4 ways improving your business’s social and environmental responsibility can boost profits

13/08/2018

Cambodian woman picking flowers

Cambodian woman picking flowers

The triple bottom line, or 3BL, refers to three things: people, planet and profit. In the past companies were almost entirely profit-driven enterprises where every business decision was based on economic prosperity, often at the expense of either communities and/or the environment.

Now, however, there is an increasing focus on the social and environmental impact that businesses have on their stakeholders, local communities and the world around them. This new interest in how companies measure their ‘Social and Environmental Responsibilities’ (SER) reflects the many advantages they hold for the company.

How can being more socially and environmentally responsible help your company grow?

 

1. High morale and improved productivity

The feeling of self-worth and pride that taking a moral stance can bring to the company’s employees and stakeholders can have a positive impact on productivity and morale.

2. Reducing overhead costs

The company could actually save money. Take the environmental aspect, for example – businesses do not have to begin by thinking on a global scale or changing suppliers to minimize their environmental impact.

They could start by investing in energy-saving lightbulbs, reducing water wastage, going ‘paperless’ and recycling all waste products. These small decisions will save money while reducing environmental impact.

3. Build a committed group of core, repeat customers

Companies can gain a crucial advantage by leveraging their Corporate Social Responsibility (CSR). Responsible consumers are looking for companies that adopt 3BL strategies and are willing and ready to support them – even if it means paying higher prices than competing products.

With the right branding and promotional efforts, companies that implement sustainable practises can become known as ‘green’ and socially responsible, and use this as a competitive advantage in the industry.

The brand image should reflect the company’s values. By incorporating CSR policies into the business strategies, this brand image attracts a whole new segment of consumers, thus increasing profits and allowing the company to grow.

Consider that many businesses, from small to large, are now making sustainability fundamental to their businesses. Companies that fail to keep up with the trend may find they get left behind and are unable to compete in their industries.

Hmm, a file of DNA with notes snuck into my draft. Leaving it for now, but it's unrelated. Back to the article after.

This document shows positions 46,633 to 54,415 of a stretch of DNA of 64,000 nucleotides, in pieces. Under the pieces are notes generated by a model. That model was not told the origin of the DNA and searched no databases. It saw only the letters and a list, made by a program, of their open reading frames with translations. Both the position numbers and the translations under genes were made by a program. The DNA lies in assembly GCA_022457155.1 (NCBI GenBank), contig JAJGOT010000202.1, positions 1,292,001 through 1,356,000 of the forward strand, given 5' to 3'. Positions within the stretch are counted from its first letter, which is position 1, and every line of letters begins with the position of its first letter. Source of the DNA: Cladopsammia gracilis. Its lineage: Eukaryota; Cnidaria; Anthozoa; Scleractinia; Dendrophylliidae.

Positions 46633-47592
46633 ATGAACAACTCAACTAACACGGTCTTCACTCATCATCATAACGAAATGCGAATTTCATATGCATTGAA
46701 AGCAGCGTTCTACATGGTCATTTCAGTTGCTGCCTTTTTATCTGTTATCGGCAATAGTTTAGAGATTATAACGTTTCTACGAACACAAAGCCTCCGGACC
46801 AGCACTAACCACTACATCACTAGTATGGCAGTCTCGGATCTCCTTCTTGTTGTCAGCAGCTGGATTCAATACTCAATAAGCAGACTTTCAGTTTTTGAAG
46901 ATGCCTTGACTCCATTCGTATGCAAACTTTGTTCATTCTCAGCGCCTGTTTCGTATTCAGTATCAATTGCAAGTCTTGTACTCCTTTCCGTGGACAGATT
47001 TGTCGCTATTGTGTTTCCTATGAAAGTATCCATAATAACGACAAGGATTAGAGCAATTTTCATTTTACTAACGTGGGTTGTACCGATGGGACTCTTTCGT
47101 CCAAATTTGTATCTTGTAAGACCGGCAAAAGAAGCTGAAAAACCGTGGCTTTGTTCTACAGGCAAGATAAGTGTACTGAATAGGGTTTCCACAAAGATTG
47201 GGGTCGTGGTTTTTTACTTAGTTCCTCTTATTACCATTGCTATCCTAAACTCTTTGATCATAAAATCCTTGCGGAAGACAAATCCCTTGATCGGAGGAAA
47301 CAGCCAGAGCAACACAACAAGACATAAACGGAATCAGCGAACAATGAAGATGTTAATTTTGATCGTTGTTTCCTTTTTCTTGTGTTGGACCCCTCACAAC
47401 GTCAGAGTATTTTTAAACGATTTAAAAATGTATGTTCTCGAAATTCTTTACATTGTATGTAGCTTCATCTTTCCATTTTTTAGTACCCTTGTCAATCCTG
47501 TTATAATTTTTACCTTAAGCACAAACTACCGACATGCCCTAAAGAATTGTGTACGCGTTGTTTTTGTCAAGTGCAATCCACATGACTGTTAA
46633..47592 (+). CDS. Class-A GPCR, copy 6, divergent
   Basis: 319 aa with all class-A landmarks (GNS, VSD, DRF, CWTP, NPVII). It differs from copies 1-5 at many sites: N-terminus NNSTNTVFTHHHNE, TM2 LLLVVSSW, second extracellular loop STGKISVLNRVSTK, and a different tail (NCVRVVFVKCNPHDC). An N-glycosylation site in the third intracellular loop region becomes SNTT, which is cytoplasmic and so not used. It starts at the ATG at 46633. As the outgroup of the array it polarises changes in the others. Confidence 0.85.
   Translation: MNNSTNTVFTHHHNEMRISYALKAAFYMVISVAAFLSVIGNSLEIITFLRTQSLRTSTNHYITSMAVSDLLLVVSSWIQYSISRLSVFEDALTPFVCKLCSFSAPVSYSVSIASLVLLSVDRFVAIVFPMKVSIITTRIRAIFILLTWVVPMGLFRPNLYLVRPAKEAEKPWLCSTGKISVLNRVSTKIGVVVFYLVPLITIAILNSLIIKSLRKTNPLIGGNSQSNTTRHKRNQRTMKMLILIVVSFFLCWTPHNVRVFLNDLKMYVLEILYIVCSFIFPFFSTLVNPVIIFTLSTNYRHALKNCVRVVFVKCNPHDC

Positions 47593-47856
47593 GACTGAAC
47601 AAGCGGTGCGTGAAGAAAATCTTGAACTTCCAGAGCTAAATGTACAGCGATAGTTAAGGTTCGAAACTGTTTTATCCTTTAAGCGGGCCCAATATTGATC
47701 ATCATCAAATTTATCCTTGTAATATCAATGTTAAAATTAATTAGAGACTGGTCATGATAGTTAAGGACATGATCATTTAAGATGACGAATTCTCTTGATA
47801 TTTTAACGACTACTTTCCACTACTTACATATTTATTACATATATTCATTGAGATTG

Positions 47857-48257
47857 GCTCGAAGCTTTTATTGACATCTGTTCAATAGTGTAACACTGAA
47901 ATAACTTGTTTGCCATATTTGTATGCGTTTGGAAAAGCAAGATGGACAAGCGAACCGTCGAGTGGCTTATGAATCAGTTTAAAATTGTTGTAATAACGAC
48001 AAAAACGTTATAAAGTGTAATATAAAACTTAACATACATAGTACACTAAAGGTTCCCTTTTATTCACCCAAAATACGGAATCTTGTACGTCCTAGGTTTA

4. Attract top talent to grow your company

Businesses that invest in their employees (through training schemes and employee benefit packages, for example), invest in their local communities, and sponsor charities will be more enjoyable places for people to work.

Not only does that make people happier (an end goal in itself) but it will also inspire loyalty and attract talented people to the company. This will in turn benefit the company financially.

There are no true downsides to adopting a 3BL approach to business.

A common misconception might be that by considering the other two factors (people and planet), the third factor (profit) might be diminished. But as we can see, not only is there a growing market for sustainable businesses, but by adopting CSR policies businesses can actually be even more profitable and competitive.

How a “buy one, donate one” CSR model has benefitted two companies

There is an array of different CSR models companies can choose from. A “buy one, donate one” approach has been an effective one for companies in some sectors. Here’s how two companies have leveraged this focus to benefit their businesses, as well as the larger social and environmental consequences.

  1. TOMS

TOMS Shoes was founded in the U.S. in 2006 by Blake Mycoskie, who has a familiar story for companies that heavily rely on 3BL in their business model. He was travelling in Argentina and observed the hardship endured by children who had no shoes to wear. He came home with his innovative idea of starting up a shoe company where for every pair of shoes they sell, one pair of shoes is donated to a child in need.